On 15 September 2020, the Victorian Parliament passed the COVID-19 Commercial and Residential Tenancies Legislation Amendment (Extension) Bill 2020, which amends the COVID-19 Omnibus (Emergency Measures) Act 2020 (Omnibus Act) (discussed in our previous article here) and provides for the commencement of the COVID-19 Commercial and Residential Tenancies Legislation Amendment (Extension) Act 2020 (Act).
The Act extends the operation of Part 2.2 of the Omnibus Act, giving the government power to make regulations which may temporarily modify laws relating to leases and licences until 26 April 2021. Part 2.2 of the Omnibus Act was due to come to an end on 24 September 2020.
As at the time of publishing this article, we have not seen any new regulations. As the ‘relevant period' during which Victorian landlords are obliged to provide rent relief in certain circumstances is due to end on 29 September 2020 and metropolitan Melbourne remains in lockdown, we expect that new regulations will be published shortly.
The Act will permit regulations to be made which deal with the following matters:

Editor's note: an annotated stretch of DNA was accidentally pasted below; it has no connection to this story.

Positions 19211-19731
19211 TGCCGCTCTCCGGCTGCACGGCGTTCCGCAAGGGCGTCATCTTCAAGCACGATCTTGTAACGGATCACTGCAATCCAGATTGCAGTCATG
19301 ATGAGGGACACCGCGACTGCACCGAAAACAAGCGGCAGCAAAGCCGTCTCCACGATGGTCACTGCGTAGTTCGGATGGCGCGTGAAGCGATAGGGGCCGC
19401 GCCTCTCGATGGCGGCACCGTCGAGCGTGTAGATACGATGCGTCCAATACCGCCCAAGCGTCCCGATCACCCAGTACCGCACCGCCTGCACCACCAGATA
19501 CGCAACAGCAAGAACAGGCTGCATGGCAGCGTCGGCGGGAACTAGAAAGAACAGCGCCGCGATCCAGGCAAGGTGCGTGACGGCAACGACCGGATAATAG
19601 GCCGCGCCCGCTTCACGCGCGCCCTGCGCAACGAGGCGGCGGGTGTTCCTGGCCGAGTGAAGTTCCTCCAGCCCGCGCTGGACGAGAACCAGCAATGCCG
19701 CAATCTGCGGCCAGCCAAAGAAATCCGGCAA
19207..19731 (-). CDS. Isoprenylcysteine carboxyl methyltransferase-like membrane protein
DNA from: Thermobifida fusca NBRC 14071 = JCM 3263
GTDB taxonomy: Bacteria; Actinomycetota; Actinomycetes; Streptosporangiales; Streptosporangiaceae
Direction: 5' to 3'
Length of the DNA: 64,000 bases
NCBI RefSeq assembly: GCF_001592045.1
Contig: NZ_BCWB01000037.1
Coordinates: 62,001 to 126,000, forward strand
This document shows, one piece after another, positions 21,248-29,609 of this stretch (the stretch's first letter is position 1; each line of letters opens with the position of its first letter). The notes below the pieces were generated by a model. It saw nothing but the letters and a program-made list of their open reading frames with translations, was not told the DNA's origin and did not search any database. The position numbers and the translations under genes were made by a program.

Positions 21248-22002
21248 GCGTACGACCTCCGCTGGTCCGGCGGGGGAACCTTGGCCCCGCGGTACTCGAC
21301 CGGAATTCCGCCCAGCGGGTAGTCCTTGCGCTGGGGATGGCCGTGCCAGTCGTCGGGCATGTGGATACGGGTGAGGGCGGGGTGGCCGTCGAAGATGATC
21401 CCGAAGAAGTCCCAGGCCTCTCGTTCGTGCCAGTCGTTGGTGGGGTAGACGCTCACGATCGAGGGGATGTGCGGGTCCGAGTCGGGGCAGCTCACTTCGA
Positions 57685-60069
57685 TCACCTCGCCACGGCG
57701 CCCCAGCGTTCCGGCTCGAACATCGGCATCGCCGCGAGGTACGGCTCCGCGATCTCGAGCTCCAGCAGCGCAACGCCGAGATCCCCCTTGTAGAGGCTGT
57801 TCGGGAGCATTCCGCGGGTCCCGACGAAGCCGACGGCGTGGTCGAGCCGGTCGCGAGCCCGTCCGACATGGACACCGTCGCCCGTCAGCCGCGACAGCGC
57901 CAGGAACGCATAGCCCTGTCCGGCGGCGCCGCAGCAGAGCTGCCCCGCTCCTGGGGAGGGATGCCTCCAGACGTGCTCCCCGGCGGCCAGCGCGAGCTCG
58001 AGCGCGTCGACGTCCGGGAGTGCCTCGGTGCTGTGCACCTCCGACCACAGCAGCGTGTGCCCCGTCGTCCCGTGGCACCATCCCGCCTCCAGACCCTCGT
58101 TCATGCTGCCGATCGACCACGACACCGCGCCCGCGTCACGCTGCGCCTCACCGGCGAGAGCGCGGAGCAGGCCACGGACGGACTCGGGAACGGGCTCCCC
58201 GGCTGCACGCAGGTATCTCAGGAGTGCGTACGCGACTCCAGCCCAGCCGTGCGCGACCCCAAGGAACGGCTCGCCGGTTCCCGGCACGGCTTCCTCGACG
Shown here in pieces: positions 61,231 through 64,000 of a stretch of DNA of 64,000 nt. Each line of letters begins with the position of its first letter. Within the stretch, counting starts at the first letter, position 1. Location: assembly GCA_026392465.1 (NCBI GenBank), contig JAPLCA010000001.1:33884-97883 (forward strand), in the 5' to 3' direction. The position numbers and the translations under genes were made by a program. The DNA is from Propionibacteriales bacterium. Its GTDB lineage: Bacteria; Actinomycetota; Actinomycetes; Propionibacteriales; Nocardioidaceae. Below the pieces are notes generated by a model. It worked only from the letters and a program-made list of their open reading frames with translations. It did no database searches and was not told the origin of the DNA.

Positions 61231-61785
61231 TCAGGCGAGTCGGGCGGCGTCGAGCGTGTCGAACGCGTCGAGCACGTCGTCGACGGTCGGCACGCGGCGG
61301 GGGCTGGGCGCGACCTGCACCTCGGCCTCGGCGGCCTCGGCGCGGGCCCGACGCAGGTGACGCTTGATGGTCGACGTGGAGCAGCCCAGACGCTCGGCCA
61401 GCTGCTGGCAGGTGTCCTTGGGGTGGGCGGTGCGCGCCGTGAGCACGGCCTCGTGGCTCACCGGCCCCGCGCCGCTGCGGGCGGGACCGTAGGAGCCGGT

- the making of ‘binding orders' directing landlords to give or agree to specified rent relief (defined to mean a waiver or deferral)
- the process by which tenants may apply for binding orders (‘rent relief applications')
- the process for deciding rent relief applications, including the criteria to be applied
- the process for amending or revoking binding orders, including the criteria to be applied and correcting errors
- the enforcement of binding orders in cases of non-compliance
- pre-conditions to be met before a person may commence a proceeding in the Victorian Civil and Administrative Tribunal in respect of non-compliance with binding orders.
It is anticipated that the Victorian Small Business Commission will be given power to make binding orders and deal with rent relief applications.
Meaning of ‘eligible lease'
The Act amends the definition of ‘eligible lease' from a lease held by a tenant which is an SME entity and an employer who qualifies for and receives JobKeeper payments to “a retail lease or non-retail commercial lease or licence, or a retail lease or a non-retail commercial lease or licence of a specified class that is prescribed.”
The new regulations will no doubt shed further light on this, but the second reading speech suggests that the modifications to the definition of ‘eligible lease' are likely to remove the requirement for tenants to be employing businesses, such that sole traders, not-for-profit businesses and franchisees may be eligible to receive rent relief if they are JobKeeper participants.
We will publish a further update once the new regulations are released.
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